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Amy Nickson On 31st Aug,17
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What happens to your credit score when you pay off all the debt

Some people assume that paying off their debt will solve all their money problems. They think that after paying off debt, their credit health will improve overnight. But, unfortunately it is not the fact.

Paying off all your debts help your credit score to flourish, but it may not always happen in every case.

At first, you have to understand the factors that can improve credit score.

As per the FICO, the credit score is based on the length of credit, new credit, how much debt you owe, the payment history of your debts, and types of credit you use.

  • Payment history — approximately 35%
  • Amounts owed — approximately 30%
  • Length of credit history — approximately 15%
  • New credit — approximately 10%
  • Types of credit in use — approximately 10%

4 Points to remember regarding boosting your credit score after paying off debt

1. Late payments are no-no: Making debt payment on time can boost your credit score

If you make payments on time, it will surely affect your score positively.

The age of your credit accounts, new credit and what kinds of credit you have also affect your credit a bit.

No other factors carry as much as a good effect on your credit than making payments on time.

2. The second most important factor is your credit utilization.

It is important because having a low credit utilization is better than having no credit utilization.

If you have no credit utilization, your credit score may drop even after paying off the debt.

3. Debt shuffling doesn't help to improve credit score

Paying off debt actually helps to boost your credit score when you repay your debts from your income or savings. Taking out a new loan to make payments on debts doesn't help to improve your credit rating. You are actually shuffling your debt to cut the interest.

If you want to improve your credit score, you have to owe less money overall.

4. Add positive points in your credit rating

Credit score improves with time. Any negative things like defaults, late payments matter less once they get older. If you want to see a good boost on your credit score, you have to add some positive points in your credit report.

If your credit report is full of the same old pile of negative points, it will never help you achieve a good score. Even when the negative points go completely from your credit report after a certain time, your credit score is just a proof as our identity. It has nothing positive to say about you. Thus, you need to be committed with your old credit cards. Instead of applying for new credit cards, use your old credit card and repay it in full every month. Thus, the length of credit history will get enriched and your credit score will improve with time.

How many points will your credit score increase if you pay off all your debt?

Remember, you should maintain a healthy balance of debt-to-income ratio for a good credit score.

If you pay off all the negative debts (accounts sent to collection), your credit score may get a boost.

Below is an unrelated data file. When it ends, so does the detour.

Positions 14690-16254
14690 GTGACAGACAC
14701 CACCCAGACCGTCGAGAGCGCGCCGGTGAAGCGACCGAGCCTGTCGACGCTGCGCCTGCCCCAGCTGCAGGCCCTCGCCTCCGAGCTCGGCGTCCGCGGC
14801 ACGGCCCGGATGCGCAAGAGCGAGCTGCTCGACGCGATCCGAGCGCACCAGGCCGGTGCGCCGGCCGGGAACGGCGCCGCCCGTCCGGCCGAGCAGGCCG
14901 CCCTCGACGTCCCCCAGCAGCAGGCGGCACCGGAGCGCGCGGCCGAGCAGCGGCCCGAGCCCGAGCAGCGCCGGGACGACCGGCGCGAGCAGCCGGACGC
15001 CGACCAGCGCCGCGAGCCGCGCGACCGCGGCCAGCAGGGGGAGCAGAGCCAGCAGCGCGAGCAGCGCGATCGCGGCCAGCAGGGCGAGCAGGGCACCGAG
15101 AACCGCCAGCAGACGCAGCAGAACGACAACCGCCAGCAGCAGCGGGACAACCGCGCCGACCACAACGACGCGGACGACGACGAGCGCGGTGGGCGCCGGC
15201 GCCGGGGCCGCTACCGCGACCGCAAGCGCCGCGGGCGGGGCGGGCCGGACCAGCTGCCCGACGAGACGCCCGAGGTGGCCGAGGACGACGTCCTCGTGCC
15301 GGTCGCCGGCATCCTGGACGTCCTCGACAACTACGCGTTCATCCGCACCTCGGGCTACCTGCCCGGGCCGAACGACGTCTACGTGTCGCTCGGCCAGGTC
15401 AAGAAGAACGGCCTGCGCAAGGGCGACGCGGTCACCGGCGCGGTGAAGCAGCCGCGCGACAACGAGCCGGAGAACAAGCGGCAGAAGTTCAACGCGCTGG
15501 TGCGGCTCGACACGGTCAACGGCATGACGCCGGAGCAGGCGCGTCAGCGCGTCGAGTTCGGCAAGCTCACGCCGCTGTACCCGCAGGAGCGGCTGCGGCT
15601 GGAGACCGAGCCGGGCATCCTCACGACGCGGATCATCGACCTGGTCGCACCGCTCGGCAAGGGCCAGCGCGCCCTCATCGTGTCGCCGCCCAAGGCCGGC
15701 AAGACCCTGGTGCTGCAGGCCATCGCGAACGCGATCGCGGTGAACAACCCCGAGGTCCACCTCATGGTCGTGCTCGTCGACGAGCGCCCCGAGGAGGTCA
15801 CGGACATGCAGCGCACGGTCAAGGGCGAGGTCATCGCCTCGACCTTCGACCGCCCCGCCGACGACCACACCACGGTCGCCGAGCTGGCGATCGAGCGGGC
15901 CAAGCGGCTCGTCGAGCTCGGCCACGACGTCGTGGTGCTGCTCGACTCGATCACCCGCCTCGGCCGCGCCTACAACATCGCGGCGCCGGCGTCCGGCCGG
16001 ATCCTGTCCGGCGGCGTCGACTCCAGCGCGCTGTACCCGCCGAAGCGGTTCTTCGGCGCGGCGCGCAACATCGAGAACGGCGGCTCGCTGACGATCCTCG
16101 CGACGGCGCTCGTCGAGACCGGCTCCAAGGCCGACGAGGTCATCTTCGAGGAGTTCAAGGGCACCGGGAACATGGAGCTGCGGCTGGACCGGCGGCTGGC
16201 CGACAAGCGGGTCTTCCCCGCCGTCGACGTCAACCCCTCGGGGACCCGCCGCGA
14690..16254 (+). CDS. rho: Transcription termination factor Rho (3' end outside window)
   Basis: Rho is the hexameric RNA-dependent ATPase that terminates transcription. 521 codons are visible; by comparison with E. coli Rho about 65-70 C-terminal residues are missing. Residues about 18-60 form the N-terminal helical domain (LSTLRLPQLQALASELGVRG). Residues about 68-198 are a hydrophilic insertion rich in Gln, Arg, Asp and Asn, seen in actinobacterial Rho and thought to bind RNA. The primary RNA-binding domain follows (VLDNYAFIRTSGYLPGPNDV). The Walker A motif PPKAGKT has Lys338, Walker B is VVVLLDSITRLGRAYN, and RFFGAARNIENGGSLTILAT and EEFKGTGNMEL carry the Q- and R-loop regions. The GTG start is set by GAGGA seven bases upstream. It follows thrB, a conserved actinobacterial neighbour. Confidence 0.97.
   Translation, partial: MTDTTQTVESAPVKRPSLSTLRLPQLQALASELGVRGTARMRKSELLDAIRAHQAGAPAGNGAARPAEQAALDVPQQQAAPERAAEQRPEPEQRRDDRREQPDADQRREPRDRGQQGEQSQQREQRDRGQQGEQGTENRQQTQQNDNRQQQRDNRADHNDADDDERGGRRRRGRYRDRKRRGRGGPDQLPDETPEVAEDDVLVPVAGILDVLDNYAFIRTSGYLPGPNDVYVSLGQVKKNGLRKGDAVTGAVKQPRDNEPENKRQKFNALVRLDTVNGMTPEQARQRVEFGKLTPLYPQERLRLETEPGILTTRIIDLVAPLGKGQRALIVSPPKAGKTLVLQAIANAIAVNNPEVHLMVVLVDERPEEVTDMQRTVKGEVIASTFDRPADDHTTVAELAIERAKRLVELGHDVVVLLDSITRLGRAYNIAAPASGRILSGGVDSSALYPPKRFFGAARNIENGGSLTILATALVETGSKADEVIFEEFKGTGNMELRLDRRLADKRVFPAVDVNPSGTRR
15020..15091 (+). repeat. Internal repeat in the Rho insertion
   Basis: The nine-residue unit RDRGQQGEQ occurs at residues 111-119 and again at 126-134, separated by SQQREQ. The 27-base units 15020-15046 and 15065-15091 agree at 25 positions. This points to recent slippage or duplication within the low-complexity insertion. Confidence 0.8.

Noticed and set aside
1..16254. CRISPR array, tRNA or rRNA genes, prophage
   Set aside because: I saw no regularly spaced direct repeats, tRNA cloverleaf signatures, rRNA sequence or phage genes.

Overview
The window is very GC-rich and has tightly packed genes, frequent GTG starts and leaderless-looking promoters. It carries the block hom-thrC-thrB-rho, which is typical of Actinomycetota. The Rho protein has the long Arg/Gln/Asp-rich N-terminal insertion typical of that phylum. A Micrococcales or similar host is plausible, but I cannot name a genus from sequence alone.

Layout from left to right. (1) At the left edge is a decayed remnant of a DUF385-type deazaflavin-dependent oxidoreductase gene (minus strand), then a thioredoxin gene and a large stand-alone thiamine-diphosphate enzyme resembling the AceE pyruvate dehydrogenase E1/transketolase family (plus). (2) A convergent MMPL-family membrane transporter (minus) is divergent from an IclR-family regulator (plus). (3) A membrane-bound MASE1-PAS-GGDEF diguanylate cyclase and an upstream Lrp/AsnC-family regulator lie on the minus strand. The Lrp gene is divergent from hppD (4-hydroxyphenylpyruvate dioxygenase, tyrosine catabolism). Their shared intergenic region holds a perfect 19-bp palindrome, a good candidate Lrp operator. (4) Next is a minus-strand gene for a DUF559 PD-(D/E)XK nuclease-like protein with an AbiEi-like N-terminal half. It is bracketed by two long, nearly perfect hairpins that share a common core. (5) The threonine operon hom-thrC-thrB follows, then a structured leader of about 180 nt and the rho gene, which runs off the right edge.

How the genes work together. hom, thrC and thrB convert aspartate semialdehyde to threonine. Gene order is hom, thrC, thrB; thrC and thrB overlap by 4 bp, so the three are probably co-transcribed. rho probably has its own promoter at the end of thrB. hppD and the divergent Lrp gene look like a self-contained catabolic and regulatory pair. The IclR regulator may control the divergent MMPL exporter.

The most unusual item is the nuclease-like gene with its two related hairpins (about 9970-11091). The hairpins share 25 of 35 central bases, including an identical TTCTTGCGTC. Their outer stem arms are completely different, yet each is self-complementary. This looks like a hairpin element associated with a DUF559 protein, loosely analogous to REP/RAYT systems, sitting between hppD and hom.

However, the amount your credit score will go up depends on where your current credit score is.

If your current credit score is 680 or above, then you will certainly not find any changes.

But a very low credit score can get a good boost if you pay off all collection debts.

Should you panic about your dropping credit score after paying off debts?

If your credit score gets a negligible hit after paying off the debts, then no need to worry about it. Like what? If your credit score drops from say, 800 to 780 points, it will not bother you when it comes to getting the best terms on credit.

But if you already have an average score and it has dropped drastically, then you should work hard to regain the credit health.

How can you secure a good credit score?

If you don't want your credit score to drop, then you should follow some tips.

Here you go:

1. Use a small amount of revolving credit regularly

Thus, you will be able to avoid the interest payments by paying the balance in full each month.

Your credit score will show that you are maintaining a lower credit utilization ratio.

According to myFICO.com, "Having more than two to four credit cards with maxed limits is going to hurt your credit."

2. Make sure you make all your monthly payments on time (medical bills, credit card bills, and utility bills)

Remember, utility bills and unpaid medical bills can affect your credit score negatively if they are sent to the collection agency.

3. Review your credit reports carefully

If the data in your credit reports are wrong, your score may drop significantly. So, get your free credit reports and check thoroughly. If you find mistakes, dispute them.

Note: You are eligible to get a free credit report from the three credit bureaus, usually once a year.

4. Don't apply for new credit

Applying for new credit lowers the average age of your credit accounts. Also, there will be a "hard inquiry", which can drop your credit score temporarily.

5. Pay attention to the loan terms

Be careful while evaluating your current loan terms. If you have some higher interest rate debts, try to pay them off sooner.

6. Pay off all the accounts that are sent to collection

Collection accounts remain on your credit report for 7 years. Thus, paying off accounts sent to collections can increase your credit score with time.

Lastly, you should understand that credit health will not improve all of a sudden. You have to keep patience and continue good financial habits to rebuild a good credit score.

Last Updated on: Thu, 31 Aug 2017

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